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The Never-ending Sacrifice [in Star Trek]

September 30, 2012


After watching TNG and DS9 and Voyager back to back over the last few years, I’ve realised something about Trek.

It likes to sacrifice.

I mean, the characters like to sacrifice themselves, or, in the case of the main players, attempt to sacrifice themselves [Janeway is probably the worst offender, though Picard does like to reach for the auto destruct more than a few times a season].

Is this a problem?

I don’t know. People love a good sacrifice; it gives them goose-bumps. But if you repeat it too often it becomes dull, especially if it’s a main player as you know there’s a ninety-nine point six per cent chance they’ll survive. This seems to be a problem on Voyager, probably for two reasons. One, they’re in an unknown part of Space and every episode has a new threat to make it suspenseful. Two, it’s Voyager, it can’t help itself.

Has the ‘sacrifice’ been repeated too often?

Let’s find out. [All of these sacrifices are off the top of my head, there may be more…]

TNG: Season One
Okay, this series is so bad, I can’t recall anything. Does Tasha Yar sacrifice herself?

Season Two
The writers definitely sacrificed their credibility with ‘Shades of Gray’…Riker in tension-less coma?
Anything else?

Okay, let’s just fast-forward to the sacrifices I can remember…yup, let’s go straight to ‘Voyager’. In no particular order:

Year Of Hell – Janeway sacrifices herself to destroy the Kremin time ship.

The one where Harry Kim dies – One version of Voyager sacrifices itself to save the other from the Vidiiiiiiiians.

29th Century Borg – The trendy, new Borg drone sacrifices itself to save the Voyager crew and Seven’s breasts.

Dark Frontier – Janeway is willing to sacrifice pretty much everything to keep Seven [and her breasts] on the show.

Unimatrix One – Janeway, Tuvok and B’lanna sacrifice parts of their faces to save Seven again. It’s okay though, they have a new way to stop becoming ‘full borg’, a way that no other species has ever come up with even though a lot of other species are more advanced than the Federation and have still fallen to the Borg and the Borg are supposedly a lot more advanced than the Federation too. In fact, if the Borg are all about ‘adapting’ to every new technology they encounter, and they’ve been doing their ‘thing’ for over 1,000 years then surely anything Voyager comes up with will be useless…won’t it?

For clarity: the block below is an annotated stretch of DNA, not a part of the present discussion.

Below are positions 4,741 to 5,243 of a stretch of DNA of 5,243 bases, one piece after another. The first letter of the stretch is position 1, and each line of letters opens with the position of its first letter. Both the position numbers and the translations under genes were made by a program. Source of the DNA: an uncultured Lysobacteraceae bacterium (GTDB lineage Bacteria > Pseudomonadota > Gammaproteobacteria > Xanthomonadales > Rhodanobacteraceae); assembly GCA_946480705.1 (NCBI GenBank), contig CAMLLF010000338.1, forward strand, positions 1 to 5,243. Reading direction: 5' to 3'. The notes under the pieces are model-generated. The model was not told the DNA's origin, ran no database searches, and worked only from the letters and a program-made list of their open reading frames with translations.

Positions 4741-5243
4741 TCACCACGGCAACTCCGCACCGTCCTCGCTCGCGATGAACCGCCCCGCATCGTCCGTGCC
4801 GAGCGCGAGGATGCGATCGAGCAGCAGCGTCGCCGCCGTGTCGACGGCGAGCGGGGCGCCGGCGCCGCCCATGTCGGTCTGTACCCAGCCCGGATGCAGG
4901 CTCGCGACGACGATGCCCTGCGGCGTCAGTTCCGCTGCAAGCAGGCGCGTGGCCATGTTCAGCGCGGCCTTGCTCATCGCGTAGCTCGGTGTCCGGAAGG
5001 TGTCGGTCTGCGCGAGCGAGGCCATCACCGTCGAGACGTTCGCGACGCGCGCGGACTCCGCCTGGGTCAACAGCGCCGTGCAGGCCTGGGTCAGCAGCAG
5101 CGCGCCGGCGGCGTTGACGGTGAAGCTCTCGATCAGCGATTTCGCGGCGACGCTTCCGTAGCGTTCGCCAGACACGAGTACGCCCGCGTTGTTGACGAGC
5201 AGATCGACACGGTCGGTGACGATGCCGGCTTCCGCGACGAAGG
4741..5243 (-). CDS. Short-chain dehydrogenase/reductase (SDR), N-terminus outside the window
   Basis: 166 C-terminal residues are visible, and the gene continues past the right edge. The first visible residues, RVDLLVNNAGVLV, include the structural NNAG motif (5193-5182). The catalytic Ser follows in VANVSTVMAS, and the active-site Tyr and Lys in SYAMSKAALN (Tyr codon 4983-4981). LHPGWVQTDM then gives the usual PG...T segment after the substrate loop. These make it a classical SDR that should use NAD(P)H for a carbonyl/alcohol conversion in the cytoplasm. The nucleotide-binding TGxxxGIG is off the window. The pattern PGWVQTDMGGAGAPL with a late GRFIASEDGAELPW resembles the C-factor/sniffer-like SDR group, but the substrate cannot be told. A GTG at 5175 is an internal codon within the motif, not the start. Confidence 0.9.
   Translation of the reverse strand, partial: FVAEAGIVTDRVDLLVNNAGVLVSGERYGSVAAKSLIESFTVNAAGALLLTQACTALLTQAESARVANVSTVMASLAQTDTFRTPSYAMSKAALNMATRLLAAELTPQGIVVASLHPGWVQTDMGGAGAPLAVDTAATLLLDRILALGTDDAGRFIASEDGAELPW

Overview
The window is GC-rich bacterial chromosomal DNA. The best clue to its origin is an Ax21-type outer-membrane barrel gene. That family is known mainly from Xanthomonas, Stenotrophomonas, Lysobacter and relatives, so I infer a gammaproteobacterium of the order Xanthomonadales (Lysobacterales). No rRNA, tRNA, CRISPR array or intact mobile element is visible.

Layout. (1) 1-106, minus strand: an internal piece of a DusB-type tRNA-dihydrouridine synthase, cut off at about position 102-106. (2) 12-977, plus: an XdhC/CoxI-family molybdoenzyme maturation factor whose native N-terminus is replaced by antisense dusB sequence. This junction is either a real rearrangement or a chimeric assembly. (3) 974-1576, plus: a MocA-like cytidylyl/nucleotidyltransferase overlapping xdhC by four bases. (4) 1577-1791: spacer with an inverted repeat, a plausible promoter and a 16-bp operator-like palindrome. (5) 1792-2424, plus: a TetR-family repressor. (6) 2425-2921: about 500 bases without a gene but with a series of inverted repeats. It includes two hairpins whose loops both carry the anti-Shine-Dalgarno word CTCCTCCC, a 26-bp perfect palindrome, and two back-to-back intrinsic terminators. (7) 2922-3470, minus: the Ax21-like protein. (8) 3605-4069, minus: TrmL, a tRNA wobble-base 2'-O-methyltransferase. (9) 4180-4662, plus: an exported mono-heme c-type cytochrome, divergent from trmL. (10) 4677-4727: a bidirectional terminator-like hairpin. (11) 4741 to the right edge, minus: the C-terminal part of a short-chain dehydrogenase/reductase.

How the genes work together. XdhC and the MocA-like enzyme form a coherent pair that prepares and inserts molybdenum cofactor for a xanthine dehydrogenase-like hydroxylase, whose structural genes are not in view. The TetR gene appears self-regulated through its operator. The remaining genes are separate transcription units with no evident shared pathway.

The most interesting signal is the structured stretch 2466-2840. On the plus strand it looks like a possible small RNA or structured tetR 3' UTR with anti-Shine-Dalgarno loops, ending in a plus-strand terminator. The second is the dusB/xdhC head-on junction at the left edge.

Dragon’s Teeth – The dragon’s teeth don’t appear, but one of the war criminals changes both his mind and entire cultural perspective to sacrifice himself for Voyager. It’s okay though, he’s just a guest star, his sacrifice is meaningless. The Voyager crew doesn’t even acknowledge it afterwards.

Basics – The sociopath sacrifices himself like any good sociopath would. Actually, there’s a chance he thought he might survive it [the Kazon aren’t the most accurate shooters in the quadrant], but it’s still a ‘hero moment’ and we all knew it was coming. What else could Voyager possibly do with a sociopath?

[This brings up a separate point with Voyager – as a show, because of its core concept of a ship lost 70,000 light years from home, it had the chance to really explore what would happen if you couldn’t just dump your problems at the nearest star base. Sadly, it mostly ignored that chance, resolving a lot of issues in a facile way e.g. The Equinox, Suder, Marquis etc.]

Equinox – Captain Something sacrifices himself despite Janeway giving him at least two valid options to save himself. I think the transporters also ‘go down’ suddenly, which often happens when there’s a sacrifice on the way. This one is quite a drawn-out sacrifice too, as the Captain puts on some holo-glasses and spends his last moments on a very dull-looking beach. It’s a nice idea, but who gives enough of a shit about the character to feel anything? Imagine if that were one of the main characters, like Tom Paris…that’s when a sacrifice should be used, when the person might actually be missed.